In baseball, advanced analytics is a contentious topic. Some individuals enjoy how the game has been broken down into a series of figures that even casual fans can grasp. Others, though, are not of the same mind.
WAR, or Wins Above Replacement, is the most often used metric today. WAR aspires to be an all-encompassing baseball statistic that measures a player’s contribution to his club over time.
Clearly, the figure is based on the author’s personal opinion rather than any statistical observation. However, it has always been fairly accurate. The league’s best players are always towards the top. The poorest players are always near the bottom of the list. But that didn’t stop baseball columnist Jon Heyman from voicing his displeasure with the situation.
Heyman is correct. WAR isn’t perfect, but it’s a useful tool. Tom Verducci, a respected baseball writer, is even more adamant. WAR has been dubbed a “junk stat” by Verducci since some legends are ranked lower than others who are considered just above average.
As I’ve previously noted in some of my articles, Bobby Abreu has a greater lifetime WAR than both Vlad Guerrero and Ichiro Suzuki, despite the fact that Guerrero and Suzuki were considerably superior players in their primes. Abreu, on the other hand, is not only higher than those two, but also Yogi Berra, Mike Piazza, Joe Torre, Larry Doby, and a slew of other Hall of Famers. So, if Abreu, who has only been nominated to the All-Star team twice in his MLB career, ranks higher than these superstars, CLEARLY wins above replacement is a flawed statistic.
Like hits, home runs, or a pitcher’s wins and losses, career WAR is an accumulative statistic. So, when contrasted to WAR, why are those measures based on a player’s lifespan held in such high regard? Despite playing five fewer seasons than Mark McGwire, no one argues that Frank Robinson has more career home runs. During his career, Omar Vizquel was never a particularly good hitter. People love to point out his 2800+ career hits as a Hall-of-Fame credential, so what makes WAR any different?
You’ll inevitably accumulate some solid foundation numbers if you play long enough, but what will they be? Is WAR useless because it isn’t based on any of those physical statistics? Please get out of here.
Because of the flaws in WAR as a measuring point, Yogi Berra should have placed higher on this list of all-time catchers, according to Heyman’s tweet. Heyman, on the other hand, appears to be unaware that Berra ranks fifth all-time in catcher WAR, ahead of Mike Piazza, who was listed higher in the article Heyman cites. That debunks his claim that Berra’s low WAR was due to WAR.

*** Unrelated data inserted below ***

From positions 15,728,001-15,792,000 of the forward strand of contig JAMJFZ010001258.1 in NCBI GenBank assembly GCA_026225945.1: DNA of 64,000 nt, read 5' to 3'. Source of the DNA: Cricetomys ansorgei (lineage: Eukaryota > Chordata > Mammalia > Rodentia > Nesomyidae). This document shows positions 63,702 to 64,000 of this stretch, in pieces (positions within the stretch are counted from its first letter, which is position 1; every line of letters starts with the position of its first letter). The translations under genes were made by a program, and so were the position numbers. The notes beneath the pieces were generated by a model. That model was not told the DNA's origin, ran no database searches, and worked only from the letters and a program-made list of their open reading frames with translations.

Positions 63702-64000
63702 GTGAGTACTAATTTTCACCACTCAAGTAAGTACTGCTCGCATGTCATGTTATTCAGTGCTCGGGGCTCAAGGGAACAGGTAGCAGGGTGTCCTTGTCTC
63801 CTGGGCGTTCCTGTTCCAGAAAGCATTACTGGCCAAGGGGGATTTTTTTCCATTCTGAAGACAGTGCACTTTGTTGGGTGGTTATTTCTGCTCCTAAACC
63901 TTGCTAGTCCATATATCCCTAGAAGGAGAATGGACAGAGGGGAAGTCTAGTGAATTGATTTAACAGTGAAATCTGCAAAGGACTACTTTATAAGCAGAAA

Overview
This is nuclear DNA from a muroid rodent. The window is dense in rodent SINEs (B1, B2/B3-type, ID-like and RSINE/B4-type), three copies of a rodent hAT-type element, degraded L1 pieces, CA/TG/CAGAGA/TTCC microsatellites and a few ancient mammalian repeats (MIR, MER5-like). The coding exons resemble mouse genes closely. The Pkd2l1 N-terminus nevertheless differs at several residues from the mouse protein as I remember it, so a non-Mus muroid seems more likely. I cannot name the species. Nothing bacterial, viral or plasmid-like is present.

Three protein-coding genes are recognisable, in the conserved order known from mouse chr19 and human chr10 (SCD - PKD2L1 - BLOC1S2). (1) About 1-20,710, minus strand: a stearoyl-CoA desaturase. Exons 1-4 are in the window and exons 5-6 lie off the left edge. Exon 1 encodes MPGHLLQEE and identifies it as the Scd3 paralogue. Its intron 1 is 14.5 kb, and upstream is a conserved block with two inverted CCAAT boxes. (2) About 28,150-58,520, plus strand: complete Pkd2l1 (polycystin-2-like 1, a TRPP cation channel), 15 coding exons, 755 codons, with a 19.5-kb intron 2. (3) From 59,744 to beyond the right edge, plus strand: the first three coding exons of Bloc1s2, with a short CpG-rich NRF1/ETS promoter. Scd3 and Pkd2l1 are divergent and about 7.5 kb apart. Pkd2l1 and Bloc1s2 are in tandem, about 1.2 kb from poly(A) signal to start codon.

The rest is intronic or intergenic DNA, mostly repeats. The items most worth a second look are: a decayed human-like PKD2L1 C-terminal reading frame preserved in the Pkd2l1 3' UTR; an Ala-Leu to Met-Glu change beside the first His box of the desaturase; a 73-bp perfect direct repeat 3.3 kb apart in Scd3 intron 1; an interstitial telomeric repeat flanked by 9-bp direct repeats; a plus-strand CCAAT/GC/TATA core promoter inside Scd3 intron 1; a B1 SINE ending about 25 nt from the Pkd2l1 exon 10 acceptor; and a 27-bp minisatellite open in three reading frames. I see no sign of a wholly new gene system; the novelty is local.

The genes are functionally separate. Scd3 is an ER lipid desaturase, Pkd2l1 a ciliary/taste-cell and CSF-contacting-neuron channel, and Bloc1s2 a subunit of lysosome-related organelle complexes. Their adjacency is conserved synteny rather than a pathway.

Johnny Bench, Gary Carter, Iván Rodrguez, and Carlton Fisk, the four players who rank higher than Berra in all-time catcher WAR, all had more career plate appearances than Berra, and guess what? That’s the way WAR is meant to function. Because Berra didn’t have as much plate appearance time as his peers, he didn’t have as much time to increase his WAR. That isn’t to say that Berra isn’t better than Fisk or Abreu; it simply means that the other two players were able to stay on the field longer, increasing their career value.
Why can’t WAR be seen in the same manner that we congratulate players for reaching certain milestones like 500 home runs, 3,000 hits, or even something as little as most games played at shortstop (again, one of the most prevalent arguments for Omar Vizquel’s Hall of Fame induction)? It’s impressive to have 60 career WAR.
It demonstrates a player’s ability to perform at a high level for an extended period of time. It doesn’t necessarily imply that a player with more than 60 WAR is superior to those with fewer, but it is another metric to consider. I don’t think Willie Davis (60.7 career WAR) is better than Andrew McCutchen all-time (46.0 career WAR).
Even if you still believe it’s crazy, if you choose, there are other wonderful sabermetrics that use WAR as a baseline to account for a player’s peak. Take, for example, Jay Jaffe’s JAWS statistic, which compares a player’s career WAR with the best seven-year stretch of their career and utilizes both values to evaluate a player’s ultimate value.
Essentially, if a great player played fewer years than another and as a result had a lower lifetime WAR, JAWS reportedly factors in that first player’s peak and provides a clearer picture of who was the more useful player. When that is taken into account, Berra falls below Mike Piazza in the all-time catcher rankings.
I’m not claiming that WAR is an ideal metric. Neither is JAWS, to be sure, but it’s nasty and arrogant to completely discredit someone’s opinion because they cited a number that has been more or less correct over the years.
Yes, advanced statistics make it simple to play “story ball.”
That isn’t to say that the analytics aren’t useful. Even though they aren’t tied to any real statistics, they can be wonderful figures for building an argument in defence of any given athlete.